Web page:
Indifference and Neglect: How to Hurt a Child

Indifference and Neglect: How to Hurt a Child

Last update: 07 January, 2018

Childhood is when we build the foundations we’ll construct our life on. What a child needs is love, acceptance and care.

Unfortunately, sometimes their environment doesn’t accept these simple demands and so their foundation of life is undermined by very deep cracks.

There are many life experiences that a child may not be able to understand. They have neither the intellectual skills nor the emotional tools to do it. Indifference or rejection produces deep suffering. They leave extremely deep wounds that are hard to heal.

Love is for a child like the the sun for flowers; bread is not enough: a child needs caresses to be good and to be strong.

-Concepción Arenal-

Many people don’t even clearly remember the emotions they experienced during childhood. They may feel that they have a problematic adult life, but can’t find the origin of their issues.

The explanation could lie in a childhood marked by indifference in the people they loved the most. Next we’ll talk about five signs one would see in a person ignored as a child.

1. Insensitivity

Insensitivity is a trait engraved on your personality if you’ve been ignored as a child. It is, one way or another, a response to indifference. In childhood, this leads to a feeling of abandonment and devaluation.

In adults, insensitivity is expressed as apathy. It may be directed at other people, or life in general. There is no enthusiasm, no passion for anything.

This is because from an early age the person learned to inhibit their emotions because the environment didn’t value them.

2. Rejecting help from others

During childhood we all need a lot from those around us. Support, guidance and consolation is so necessary. If the child lacks this support, they learn not to expect anything from others. As a result, they may become “independent at any cost”.

They become a person who doesn’t trust what others can give them. They will try to do everything alone. They protect themselves from emotional experiences they don’t want to go through again.

Why? They don’t want to need someone and then be disappointed. Sometimes the opposite also happens: the person asks for help for everything, even for things they can do by themselves.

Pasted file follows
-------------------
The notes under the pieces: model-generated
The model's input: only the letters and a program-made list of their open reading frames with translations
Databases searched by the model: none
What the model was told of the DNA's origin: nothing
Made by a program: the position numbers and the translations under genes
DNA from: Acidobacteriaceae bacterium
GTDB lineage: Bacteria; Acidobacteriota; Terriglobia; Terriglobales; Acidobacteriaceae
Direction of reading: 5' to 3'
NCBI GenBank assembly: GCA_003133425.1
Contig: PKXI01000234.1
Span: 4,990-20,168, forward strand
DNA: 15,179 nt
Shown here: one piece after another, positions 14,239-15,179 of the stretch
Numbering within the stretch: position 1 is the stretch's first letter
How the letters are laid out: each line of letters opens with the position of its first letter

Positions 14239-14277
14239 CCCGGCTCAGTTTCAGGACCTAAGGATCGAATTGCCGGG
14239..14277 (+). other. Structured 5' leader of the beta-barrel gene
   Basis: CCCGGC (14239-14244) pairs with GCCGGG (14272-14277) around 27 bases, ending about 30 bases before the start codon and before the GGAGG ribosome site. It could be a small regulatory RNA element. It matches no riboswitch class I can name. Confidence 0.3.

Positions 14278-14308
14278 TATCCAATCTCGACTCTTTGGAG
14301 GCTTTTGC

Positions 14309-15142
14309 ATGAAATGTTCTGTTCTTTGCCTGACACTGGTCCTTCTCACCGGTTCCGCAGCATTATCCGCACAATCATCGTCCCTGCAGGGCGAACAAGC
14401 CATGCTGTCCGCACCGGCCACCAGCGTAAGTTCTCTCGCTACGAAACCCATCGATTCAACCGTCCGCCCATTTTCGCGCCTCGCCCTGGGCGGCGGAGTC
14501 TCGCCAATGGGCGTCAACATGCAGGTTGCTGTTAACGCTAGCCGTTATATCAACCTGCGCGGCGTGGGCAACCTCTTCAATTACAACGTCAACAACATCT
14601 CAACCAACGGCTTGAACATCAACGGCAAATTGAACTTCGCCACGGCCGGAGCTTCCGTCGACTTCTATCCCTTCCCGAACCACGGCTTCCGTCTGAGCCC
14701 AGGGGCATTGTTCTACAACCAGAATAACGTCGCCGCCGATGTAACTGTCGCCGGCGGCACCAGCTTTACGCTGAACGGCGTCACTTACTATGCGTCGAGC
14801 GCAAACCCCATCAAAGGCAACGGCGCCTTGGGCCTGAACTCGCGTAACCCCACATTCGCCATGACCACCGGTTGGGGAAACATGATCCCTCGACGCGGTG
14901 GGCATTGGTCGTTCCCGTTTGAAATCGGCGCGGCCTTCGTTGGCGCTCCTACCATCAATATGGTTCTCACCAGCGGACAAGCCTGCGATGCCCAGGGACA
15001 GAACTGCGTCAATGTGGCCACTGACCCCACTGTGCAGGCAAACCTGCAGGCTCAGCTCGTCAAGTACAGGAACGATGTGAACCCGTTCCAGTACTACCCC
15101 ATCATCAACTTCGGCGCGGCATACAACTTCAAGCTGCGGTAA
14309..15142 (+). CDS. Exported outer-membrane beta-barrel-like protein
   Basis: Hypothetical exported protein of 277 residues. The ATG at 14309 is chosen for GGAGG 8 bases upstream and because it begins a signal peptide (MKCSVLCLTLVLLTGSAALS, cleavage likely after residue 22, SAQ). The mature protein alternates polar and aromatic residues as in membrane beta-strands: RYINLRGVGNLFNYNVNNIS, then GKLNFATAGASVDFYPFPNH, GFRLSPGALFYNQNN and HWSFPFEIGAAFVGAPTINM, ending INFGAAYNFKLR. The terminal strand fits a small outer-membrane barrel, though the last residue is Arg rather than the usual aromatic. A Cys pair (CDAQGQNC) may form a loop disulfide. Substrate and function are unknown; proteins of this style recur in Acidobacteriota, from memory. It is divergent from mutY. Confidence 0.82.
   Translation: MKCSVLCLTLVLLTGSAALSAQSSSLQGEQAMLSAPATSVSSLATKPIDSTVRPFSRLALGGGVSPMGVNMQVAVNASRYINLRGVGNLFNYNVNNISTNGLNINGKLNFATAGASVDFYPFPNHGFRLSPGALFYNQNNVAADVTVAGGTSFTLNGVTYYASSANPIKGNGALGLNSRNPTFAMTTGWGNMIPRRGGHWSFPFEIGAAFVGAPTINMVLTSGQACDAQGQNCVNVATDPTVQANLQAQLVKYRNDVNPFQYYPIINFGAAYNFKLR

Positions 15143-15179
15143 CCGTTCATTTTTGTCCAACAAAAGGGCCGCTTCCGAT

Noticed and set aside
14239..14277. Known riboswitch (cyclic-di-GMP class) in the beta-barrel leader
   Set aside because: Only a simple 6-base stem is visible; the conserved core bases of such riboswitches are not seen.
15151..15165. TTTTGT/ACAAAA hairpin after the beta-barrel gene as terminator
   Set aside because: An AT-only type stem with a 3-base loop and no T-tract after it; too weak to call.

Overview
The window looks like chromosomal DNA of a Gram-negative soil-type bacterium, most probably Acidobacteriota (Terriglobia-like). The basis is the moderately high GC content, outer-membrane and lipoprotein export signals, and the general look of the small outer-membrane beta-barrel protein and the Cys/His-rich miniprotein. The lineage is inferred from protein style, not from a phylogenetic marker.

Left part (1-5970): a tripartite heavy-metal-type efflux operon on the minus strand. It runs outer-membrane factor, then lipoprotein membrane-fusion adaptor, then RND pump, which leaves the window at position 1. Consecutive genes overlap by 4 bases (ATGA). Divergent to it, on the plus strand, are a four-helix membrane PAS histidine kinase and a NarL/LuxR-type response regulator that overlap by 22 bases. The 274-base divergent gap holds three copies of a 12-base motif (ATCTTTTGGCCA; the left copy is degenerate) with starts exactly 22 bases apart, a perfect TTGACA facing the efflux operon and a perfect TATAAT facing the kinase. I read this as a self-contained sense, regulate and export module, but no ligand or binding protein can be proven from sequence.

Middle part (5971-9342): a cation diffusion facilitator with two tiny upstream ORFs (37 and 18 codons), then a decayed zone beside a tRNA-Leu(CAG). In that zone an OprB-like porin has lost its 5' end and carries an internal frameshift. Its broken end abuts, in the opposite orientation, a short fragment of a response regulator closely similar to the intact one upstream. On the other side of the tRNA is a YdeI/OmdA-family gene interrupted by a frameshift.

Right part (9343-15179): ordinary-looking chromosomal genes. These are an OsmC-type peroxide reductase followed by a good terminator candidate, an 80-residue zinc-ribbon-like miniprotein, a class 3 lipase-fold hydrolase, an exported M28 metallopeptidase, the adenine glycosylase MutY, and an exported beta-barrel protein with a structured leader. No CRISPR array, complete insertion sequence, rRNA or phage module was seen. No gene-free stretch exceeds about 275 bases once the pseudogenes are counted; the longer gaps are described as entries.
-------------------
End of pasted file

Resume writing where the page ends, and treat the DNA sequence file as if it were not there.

3. Feeling of emptiness

The feeling that something is missing is very strong in people who were victims of a cold indifference in their childhood. There was a spot for their loved ones that remained unfilled. That’s why they have a hole in their heart.

indifference leaves a dark shadow over a person's life

This feeling of emptiness becomes their norm. Nothing is good enough, nothing will be enough. Nothing “fills” them. No person, either.

Sometimes the sense that something is missing is manifested in constant criticism, directed at themselves and everything around them.

4. Perfectionism

The lack of love and attention during a person’s childhood affects the way one perceives oneself. Without even realizing it, they’ll think that nothing they do is valuable enough to be appreciated. They may become excessively judgmental and unbearable.

In the adult stage it’s common that the neglected child may become an extreme perfectionist. Their rigidity is a response to the unconscious suspicion that they’re not doing enough. In the end, they’re still the child who wants to be appreciated.

5. Hypersensitivity to rejection

When a child feels ignored, they feel worthless. They feel insignificant. Like their life doesn’t matter to anyone and, therefore, they unconsciously conclude that “there is something wrong” with them. It’s a feeling of inadequacy.

a little girl in a fantasy world with candy

A childhood characterized by indifference may result in hypersensitivity to criticism from others. Any sign of disapproval is interpreted as a threat.

All they can hear is “there’s something wrong with you”, just like they heard as a child. It can be enormously painful.

From a neurological and psychological point of view, childhood is a very critical time. It doesn’t mean that bad experiences in that stage are irreparable.

However, they do leave marks that sometimes remain for a lifetime. A person can free themselves from the burden, but they’ll have to work hard for it and probably get professional help.


This text is provided for informational purposes only and does not replace consultation with a professional. If in doubt, consult your specialist.